Locke & Key Season 2 does a good job fleshing out Dodge’s characterization.
In Season 2, instead of taking the form of a female in her late twenties, Dodge (Laysla De Oliveira)—the demon threat of the previous season—poses discreetly as a teenage boy named Gabe (Griffin Gluck), the sweet and charming boyfriend of Kinsey Locke (Emilia Jones).
Gabe is the highlight of the season. Despite his malicious intent, he manages to put on an affectionate front without anyone batting an eye. Kinsey and the other characters who know about Dodge and all of the magical keys at Keyhouse remain clueless about Gabe’s real identity. Gabe’s not a black-and-white villain, the kind who kills all and shows zero emotion other than anger, though that does ring true to some extent. The vicious Gabe will kill for no rhyme or reason, but he has one weak spot: Kinsey. The love he has for her blinds him, letting us see a new, more vulnerable side to Dodge we have never seen before.
To clarify, Gabe or Dodge (referred to by both names) is still all-powerful. He has more strength than your average demon as an echo demon cannot die from brutal force. Except his love for Kinsey impairs his decisions, going so far as hurting the people closest to Kinsey so he can avoid harming Kinsey directly and still manipulate and persuade by violence.
Griffin Gluck plays the role of Gabe well. When Gabe hangs out with Kinsey, he has those convincing, please-trust-me eyes and an innocent “good guy” look that makes even myself question Gabe’s loyalty: is he only out for himself or does he really truly love Kinsey? Gabe’s feelings for Kinsey make his next moves suspenseful: will he ever be redeemed, or is he the same old evil Dodge?
The second season of Locke & Key is more intense than season one—and not solely because of Gabe. While Season 1 introduces us to the Anywhere Key, the Identity Key, the Music Box Key among others, all unleashing a unique power. In total, Season 2 presents six new keys, all intriguing and mesmerizing.
For spoiler-sake, I will not go into the depth of each key since discovering the key’s intent alongside the characters makes the show enjoyable. I will say this: the new magical keys are nothing like the ones seen before.
As the characters discover keys and adjust to demons living in their backyard, they also have to deal with the stress of trying to figure out an already-established issue: adults not remembering magic. The memory issue escalates when a character close to the Locke siblings, who’s just about to turn eighteen, starts blacking out and forgetting about the magic they just witnessed two seconds ago.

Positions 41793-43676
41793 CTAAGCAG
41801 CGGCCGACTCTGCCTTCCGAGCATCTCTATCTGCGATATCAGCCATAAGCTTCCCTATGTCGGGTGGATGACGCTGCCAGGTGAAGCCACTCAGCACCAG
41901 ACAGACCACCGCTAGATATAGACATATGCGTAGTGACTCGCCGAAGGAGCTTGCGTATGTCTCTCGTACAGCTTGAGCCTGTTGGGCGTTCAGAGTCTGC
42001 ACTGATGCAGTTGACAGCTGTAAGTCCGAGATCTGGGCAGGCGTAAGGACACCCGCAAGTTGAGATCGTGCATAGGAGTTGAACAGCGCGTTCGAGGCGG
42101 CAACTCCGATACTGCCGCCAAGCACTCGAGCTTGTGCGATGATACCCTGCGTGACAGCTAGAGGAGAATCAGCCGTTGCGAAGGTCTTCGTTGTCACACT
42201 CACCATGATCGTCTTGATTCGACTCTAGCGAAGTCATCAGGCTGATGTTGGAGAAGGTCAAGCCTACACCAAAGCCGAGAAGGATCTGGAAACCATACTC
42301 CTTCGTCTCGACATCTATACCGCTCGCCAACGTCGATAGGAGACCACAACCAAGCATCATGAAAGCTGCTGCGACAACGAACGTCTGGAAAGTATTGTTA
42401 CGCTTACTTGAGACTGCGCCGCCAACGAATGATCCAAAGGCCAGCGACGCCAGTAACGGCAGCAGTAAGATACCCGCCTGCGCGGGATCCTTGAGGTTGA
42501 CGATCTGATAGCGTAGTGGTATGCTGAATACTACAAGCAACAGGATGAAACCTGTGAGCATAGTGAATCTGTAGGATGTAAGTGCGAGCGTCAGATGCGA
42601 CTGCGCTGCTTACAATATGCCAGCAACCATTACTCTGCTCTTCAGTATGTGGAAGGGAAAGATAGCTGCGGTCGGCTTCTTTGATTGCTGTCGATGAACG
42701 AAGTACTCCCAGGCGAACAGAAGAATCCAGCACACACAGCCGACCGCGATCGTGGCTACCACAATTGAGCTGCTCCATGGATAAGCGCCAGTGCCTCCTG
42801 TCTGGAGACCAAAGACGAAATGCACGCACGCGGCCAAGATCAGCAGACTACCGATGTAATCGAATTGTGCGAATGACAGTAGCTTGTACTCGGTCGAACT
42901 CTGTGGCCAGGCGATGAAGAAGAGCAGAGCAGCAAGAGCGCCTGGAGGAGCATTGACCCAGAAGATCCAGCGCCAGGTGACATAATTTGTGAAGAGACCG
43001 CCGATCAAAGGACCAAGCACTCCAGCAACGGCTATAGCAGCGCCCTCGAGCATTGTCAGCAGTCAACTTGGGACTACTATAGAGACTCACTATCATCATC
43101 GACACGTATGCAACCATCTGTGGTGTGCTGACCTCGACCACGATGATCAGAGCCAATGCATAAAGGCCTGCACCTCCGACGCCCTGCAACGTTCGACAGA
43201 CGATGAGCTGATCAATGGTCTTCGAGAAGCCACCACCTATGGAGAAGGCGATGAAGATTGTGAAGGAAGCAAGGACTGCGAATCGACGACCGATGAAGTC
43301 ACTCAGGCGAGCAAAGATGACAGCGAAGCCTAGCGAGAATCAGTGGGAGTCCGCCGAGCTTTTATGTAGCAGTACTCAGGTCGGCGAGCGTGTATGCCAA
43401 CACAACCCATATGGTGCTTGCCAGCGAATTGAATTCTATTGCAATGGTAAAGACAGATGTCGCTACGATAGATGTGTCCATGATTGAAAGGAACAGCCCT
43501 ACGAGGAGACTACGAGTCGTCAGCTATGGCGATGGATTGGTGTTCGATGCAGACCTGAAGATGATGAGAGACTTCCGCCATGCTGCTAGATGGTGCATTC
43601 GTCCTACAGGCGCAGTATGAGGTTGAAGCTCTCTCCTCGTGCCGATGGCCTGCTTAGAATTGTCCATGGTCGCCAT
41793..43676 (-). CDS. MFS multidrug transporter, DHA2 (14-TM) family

While having adults not remembering magic in Season 1 is intriguing, having someone seventeen, almost eighteen, start to lose their memories of magic, brings a more unsettling outlook to the memory loss concept. Further exploring the memory loss—and at what age the memory loss begins to manifest—brings depth to the show by showing characters growing up and leaving behind their childhood.
Not only do adults lose memories of magic, but any surrounding memories from the day magic was used becomes vague. All of the character’s adventures and the foundation of how their bonds with others grew will begin crumbling. Once adulthood comes, there’s no turning back; childhood already lies behind them. The idea of leaving behind magic and leaving behind your past is eerily explored in Season 2.
The season may have high-stress moments, but the lighthearted scenes break away from all of the seriousness. The comic relief adds to the season. Whether it’s the one-liners, the character’s unfortunate memory loss which leads to some unconventional situations, or a giant gummy bear that is almost as tall as the ceiling, the humor’s there. The characters may be facing demons and investigating the keys with dark magic, but the show at times might make you crack a smile.
Season 2 also gives us an insight into the history of Keyhouse in the fictional town of Matheson, Massachusetts, and how the magical keys are made. The season starts with a fascinating flashback from the 1700s and Locke’s ancestors who are fighting in the Revolutionary War. The flashback is a little jarring for a total of two seconds, mainly because of the different era and lack of the main characters, but helps to deliver background on the keys without bombarding the viewer.
Locke & Key’s plot structure is designed to binge-watched. Every episode ends with a cliffhanger, making you itch to click continue. Locke & Key has all the elements a show should have: suspense, comic relief, well-developed characters. Some shows out there you may like but not love because the content misses a special quality, a special charm. Locke and Key Season 2 has that special charm, with enough entrancing magic to lure you in.
All episodes of Locke and Key Season 2 will be available to stream Oct. 22 on Netflix.